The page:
Hi. I'm okay. Thanks for asking. That may scan as me being more flip than I intend to be and I apologize for that. Please take it for the plain statement that it is.

So what happened? The short version is that I've had some health scares over the past few weeks and have been on meds that didn't play well with each other. Before I could get a handle on what was happening to me, I got very sick. It's a shock to me, too. Twelve years of working with people who are usually on meds of some sort and learning about them by both design and osmosis should have given me enough insight to know that bad interactions can slam you even when there isn't a psychotropic or inhibitor in sight.

It's one thing to know on an intellectual level how much your physical health can influence your state of mind. It's another entirely to see it work and accept it on a more primitive, experiential level. Knowing the effect the meds had on me together and then working out by process of elimination which one was knocking me flat was pretty amazing. BTW, it was my BP pill. Taken by itself, it caused me to get dizzy, foggy, anxious and eventually throw up everything but my shoes. Buh-bye big horse pill.

I should have known better. After all, I calm people in distress and fix bad health care situations for a living. Why didn't I see this? If it's any help, I have been missing the big picture for years. I didn't see (or maybe didn't want to see) that neglecting my emotional and physical health was taking a toll and probably lost sight of that at least two years ago. Things that would have never bothered me that much, things that I could have been zen about, things that I would have laughed off after finally getting some perspective and emotional maturity were suddenly the very triggers that seemed to get me down and keep me down. I know my friends and family noticed this. Somehow I missed it, or ignored it. Whichever it was, I was too busy to care.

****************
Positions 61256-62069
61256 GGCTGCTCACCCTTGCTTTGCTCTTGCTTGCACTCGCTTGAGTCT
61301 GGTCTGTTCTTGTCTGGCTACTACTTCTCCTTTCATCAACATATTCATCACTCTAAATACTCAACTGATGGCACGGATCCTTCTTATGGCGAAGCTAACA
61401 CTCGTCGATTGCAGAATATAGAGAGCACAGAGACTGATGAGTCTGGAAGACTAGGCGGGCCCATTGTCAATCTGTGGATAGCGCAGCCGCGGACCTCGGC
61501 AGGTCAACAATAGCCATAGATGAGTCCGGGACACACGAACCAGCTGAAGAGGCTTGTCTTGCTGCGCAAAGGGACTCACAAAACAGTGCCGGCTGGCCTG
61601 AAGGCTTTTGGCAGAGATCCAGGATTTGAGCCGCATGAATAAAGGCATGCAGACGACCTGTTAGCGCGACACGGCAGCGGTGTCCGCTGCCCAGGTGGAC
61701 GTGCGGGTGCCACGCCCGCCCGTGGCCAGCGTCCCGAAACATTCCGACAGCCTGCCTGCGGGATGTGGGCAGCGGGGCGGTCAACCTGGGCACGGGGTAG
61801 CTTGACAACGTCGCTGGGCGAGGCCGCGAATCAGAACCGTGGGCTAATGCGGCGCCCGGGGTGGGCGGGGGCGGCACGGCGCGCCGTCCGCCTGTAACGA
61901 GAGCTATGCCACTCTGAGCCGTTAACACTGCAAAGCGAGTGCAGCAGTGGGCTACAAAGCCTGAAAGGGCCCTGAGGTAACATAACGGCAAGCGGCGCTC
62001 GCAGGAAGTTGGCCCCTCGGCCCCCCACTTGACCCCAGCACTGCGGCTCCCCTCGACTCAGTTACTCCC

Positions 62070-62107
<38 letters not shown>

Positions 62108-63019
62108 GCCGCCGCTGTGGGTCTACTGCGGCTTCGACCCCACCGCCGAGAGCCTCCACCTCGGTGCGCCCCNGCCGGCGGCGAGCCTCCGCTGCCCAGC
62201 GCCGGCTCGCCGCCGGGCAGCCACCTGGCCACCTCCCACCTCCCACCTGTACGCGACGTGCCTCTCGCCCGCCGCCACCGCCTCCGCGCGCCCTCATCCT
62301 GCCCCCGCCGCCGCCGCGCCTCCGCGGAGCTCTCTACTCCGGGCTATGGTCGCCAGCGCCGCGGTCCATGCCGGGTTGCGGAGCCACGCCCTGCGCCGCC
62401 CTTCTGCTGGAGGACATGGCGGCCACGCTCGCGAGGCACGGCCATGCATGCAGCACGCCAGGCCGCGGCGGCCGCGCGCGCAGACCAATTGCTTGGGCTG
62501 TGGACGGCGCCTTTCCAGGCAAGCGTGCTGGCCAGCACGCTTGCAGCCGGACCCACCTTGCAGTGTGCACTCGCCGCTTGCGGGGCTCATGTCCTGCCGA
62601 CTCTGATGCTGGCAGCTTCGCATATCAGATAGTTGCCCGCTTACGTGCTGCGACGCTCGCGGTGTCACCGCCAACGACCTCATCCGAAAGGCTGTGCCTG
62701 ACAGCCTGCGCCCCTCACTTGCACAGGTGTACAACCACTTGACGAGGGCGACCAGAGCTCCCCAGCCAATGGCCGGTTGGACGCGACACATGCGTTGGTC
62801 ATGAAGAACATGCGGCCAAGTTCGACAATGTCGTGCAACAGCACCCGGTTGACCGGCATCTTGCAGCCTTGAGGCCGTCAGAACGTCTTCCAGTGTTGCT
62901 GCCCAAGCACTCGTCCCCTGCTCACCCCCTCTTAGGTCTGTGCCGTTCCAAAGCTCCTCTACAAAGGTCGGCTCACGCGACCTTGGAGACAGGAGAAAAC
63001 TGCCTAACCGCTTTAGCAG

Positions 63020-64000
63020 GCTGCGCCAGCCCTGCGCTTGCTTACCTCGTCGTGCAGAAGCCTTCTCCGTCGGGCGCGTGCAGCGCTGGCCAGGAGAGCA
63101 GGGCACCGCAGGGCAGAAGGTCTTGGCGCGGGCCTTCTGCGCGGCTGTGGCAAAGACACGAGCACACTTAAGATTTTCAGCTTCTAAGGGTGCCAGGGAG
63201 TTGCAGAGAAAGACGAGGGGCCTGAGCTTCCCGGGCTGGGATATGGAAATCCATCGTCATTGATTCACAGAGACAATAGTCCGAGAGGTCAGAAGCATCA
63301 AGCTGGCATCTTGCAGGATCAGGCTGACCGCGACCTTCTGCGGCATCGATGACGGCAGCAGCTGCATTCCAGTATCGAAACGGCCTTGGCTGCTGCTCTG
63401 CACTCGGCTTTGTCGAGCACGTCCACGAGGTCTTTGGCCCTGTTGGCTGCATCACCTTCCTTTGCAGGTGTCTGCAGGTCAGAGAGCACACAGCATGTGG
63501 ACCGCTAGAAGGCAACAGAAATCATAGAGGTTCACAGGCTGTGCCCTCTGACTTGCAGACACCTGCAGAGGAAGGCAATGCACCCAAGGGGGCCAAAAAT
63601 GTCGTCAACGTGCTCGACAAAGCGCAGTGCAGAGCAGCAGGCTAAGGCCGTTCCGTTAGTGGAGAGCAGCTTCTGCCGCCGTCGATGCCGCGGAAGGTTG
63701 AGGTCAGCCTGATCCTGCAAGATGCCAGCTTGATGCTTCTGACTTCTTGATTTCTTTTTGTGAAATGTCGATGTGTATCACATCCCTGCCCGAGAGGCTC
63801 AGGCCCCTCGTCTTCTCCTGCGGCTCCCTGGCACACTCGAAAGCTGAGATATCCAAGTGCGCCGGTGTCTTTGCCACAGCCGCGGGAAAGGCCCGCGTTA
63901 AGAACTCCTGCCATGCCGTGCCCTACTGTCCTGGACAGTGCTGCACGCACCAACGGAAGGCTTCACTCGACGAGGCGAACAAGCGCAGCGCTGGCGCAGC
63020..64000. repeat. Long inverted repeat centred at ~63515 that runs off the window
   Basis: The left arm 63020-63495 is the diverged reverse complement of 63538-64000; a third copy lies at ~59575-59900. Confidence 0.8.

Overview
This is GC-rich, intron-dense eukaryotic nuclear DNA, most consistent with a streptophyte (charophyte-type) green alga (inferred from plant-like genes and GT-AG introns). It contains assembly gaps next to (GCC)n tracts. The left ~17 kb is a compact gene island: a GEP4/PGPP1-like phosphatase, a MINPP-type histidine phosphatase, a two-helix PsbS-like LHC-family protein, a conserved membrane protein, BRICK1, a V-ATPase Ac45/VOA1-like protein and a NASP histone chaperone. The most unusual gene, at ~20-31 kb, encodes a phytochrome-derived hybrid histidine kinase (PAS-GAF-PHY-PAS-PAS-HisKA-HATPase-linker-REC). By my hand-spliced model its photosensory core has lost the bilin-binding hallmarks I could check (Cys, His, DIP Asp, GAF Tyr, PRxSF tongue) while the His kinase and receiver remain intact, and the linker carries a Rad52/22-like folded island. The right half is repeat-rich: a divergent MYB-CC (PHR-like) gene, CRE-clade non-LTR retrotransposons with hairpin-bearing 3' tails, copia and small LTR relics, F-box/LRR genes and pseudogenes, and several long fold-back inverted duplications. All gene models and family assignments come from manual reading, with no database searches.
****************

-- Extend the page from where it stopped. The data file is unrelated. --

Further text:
What is scary is how easy it is to get accustomed to not being well. I didn't realize just how much I had manifested that in my life until I decided to get in shape to play hockey and found out that I was not only out of shape but scarily unhealthy. That was the first time in a long time I had paid any attention to my body and found out I had been depriving myself of everything that was good for me for a long time. My biggest fear is that I have let myself get as sick as my father did before he died. I love him and miss him but he was never willing to do what it took to stay healthy. It seems like over the past few months I've thought back to the decisions he made and then ran as hard as I could in the opposite direction. I hope it's enough and yet fear it won't be. There's so much that I still want to do and want to be able to do it before I'm too old.

So. I have a lot to think about. I have a lot to do. Most important of all right now, I need to say thank you for caring. If you wrote me, I will answer you. Please be patient and don't think your letter was deleted. And I'm sorry to have caused anyone to worry. Everyone has their own set of things to deal with and adding to those lists is not something I want to do. Hey, I'm a fixer, not a fixee.

As we used to say at the end of every Latin class:
valeo valui valiturus

Jas Faulkner